Specialty Filaments declares bankruptcy

January 15, 2007
MIDDLEBURY — Specialty Filaments Inc. formally announced on Thursday that it will be filing for bankruptcy under Chapter 7, thereby sending the company’s 175 workers into the market in search for new jobs.
“The board of directors and senior management of Specialty Filaments Inc. were in discussions over the weekend and the last few business days with the company’s senior lender (Wells Fargo) regarding the lender’s demand that the company turn over its assets pursuant to its secured loan agreements with the lender,” reads a Jan. 11 press release from Specialty Filaments spokesman Bill Haynes. “In light of the bank’s actions, and after reviewing all of the alternatives, the company determined that a filing of a Chapter 7 bankruptcy petition is in the best interests of the company and its various constituents. We regret this action and appreciate the hard work and support the employees and community have historically given to the company.”
Specialty Filaments has been one of the world’s largest makers of synthetic bristles used in all kinds of brushes. The company has faced increasing competition from other nations that can produce the bristles more cheaply.
A court-appointed trustee will now manage the liquidation of the company. Specialty Filaments’ facilities at 3046 Case St. and 183 Industrial Ave. in Middlebury; and at 125 College Street in Burlington, were permanently closed and all employees have been terminated (effective Jan. 5), according to Haynes.
While some company officials cited a slim chance that Specialty Filaments could be sold to another entity through the liquidation process, most workers were ready to immerse themselves into the hunt for new jobs.
“Specialty Filaments is closed; it’s done,” said Barry Whitney, president of the company workers’ union. “We’re all out of work.”
Whitney is among the many Specialty Filaments workers who were invited to attend a special job fair scheduled for Thursday, Jan. 18, from 9 a.m. to 3 p.m., at the Middlebury American Legion headquarters on Boardman Street.
“I have already received multiple calls from employers with jobs to fill,” said Jamie Stewart, executive director of the Addison County Economic Development Corp. (ACDEC). “We will make sure people’s skills are matched with businesses that need those skills.”
Stewart noted that the general public was also invited to the job fair.
Vermont Department of Labor officials are expected to be in town next week to help the former Specialty Filaments employees complete the necessary paperwork to tap into unemployment benefits and job pools.
Laid-off workers can also file their initial unemployment claim by calling, toll free, 1-877-214-3330, or visiting the Department of Labor’s Middlebury office, located in Addison County Community Action Group’s “Community Services Building” at 282 Boardman St.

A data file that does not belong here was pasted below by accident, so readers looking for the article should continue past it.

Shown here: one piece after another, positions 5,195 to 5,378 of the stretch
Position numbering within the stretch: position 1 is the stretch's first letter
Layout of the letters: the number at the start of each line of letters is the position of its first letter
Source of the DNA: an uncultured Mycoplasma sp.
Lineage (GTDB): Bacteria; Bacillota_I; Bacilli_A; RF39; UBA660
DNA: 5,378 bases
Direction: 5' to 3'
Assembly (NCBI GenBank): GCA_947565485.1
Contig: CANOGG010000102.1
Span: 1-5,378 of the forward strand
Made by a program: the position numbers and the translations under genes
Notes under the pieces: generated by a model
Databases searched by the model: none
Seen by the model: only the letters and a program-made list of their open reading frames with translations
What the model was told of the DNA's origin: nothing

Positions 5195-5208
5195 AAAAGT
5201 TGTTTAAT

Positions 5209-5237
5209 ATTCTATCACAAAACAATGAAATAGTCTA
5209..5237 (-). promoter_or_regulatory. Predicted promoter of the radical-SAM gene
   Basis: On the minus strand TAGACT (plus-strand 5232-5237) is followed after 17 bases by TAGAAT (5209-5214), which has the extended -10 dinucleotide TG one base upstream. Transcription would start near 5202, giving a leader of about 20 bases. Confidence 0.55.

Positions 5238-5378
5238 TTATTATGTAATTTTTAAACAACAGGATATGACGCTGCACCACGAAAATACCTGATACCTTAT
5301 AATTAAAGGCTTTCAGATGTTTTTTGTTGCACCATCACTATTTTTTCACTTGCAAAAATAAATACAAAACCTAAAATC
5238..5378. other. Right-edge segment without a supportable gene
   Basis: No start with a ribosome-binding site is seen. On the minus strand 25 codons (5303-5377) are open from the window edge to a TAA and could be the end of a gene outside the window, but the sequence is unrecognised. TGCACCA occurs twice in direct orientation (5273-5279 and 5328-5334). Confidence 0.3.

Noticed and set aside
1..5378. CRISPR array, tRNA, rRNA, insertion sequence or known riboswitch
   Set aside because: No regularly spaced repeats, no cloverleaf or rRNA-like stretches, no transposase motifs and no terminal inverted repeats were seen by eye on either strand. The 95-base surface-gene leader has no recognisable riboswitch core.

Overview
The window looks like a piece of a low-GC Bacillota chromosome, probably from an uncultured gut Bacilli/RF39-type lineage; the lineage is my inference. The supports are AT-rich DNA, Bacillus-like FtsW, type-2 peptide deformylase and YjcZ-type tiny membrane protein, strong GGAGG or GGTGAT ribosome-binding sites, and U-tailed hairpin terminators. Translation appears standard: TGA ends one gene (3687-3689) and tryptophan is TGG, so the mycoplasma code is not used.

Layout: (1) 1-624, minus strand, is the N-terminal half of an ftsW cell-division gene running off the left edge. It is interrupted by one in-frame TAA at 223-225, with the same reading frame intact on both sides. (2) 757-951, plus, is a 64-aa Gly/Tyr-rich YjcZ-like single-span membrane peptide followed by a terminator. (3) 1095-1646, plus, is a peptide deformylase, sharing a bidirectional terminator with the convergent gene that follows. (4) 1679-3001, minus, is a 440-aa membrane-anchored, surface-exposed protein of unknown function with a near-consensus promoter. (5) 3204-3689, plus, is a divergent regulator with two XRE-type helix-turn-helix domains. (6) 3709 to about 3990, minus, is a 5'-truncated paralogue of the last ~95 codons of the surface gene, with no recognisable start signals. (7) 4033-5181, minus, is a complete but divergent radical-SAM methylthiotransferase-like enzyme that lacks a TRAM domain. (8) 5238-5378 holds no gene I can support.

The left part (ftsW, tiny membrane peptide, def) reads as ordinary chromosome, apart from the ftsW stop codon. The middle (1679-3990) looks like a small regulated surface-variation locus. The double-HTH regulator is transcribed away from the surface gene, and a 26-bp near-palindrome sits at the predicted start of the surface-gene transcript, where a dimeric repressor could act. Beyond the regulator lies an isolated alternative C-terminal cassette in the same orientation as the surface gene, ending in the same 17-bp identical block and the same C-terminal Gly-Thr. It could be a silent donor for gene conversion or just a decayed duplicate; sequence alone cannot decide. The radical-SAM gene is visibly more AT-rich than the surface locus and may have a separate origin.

Whitney said he and his colleagues continue to look for answers on what, if any, health insurance and severance compensation to which they may be entitled.
Company management “believes that pension benefits will be unaffected by this (bankruptcy) filing, although the responsibility for payment will transfer to the Pension Benefit Guaranty Corporation (PBGC). a governmental agency,” according to Haynes.
“The way they’ve done pretty much everything was not the best,” Whitney said of company management’s handling of the closing.
Whitney added that managers have discouraged the union from taking steps that might scare off a potential buyer. One such step might be declaring the union a creditor in the bankruptcy proceedings as a means of recouping back pay.
“They said, ‘Think about what you’re doing because it could it could impact the sale (to a prospective buyer),’” Whitney said.
“We’ll make a decision based on what’s best for the people who worked there.”
Union representatives discussed the possibility of an employee-led buyout with officials from the state and the ACEDC, who were not optimistic that such a sale would happen.
“They said that was possible but it is a lengthy process,” Whitney said. “Wells Fargo, the lender, is calling the shots now and they don’t want to wait around.”
Whitney is sizing up his own options now that he’s lost the only job he’s held as an adult.
“It’s the only thing I’ve ever done,” he said. “I graduated (from Middlebury Union High School) in 1996 and went to work there at 18.
“I’ll look out for the other employees to make sure they get what they can,” he added. “My top priority now is my family … I’ll go to the job fair and see what they have.”

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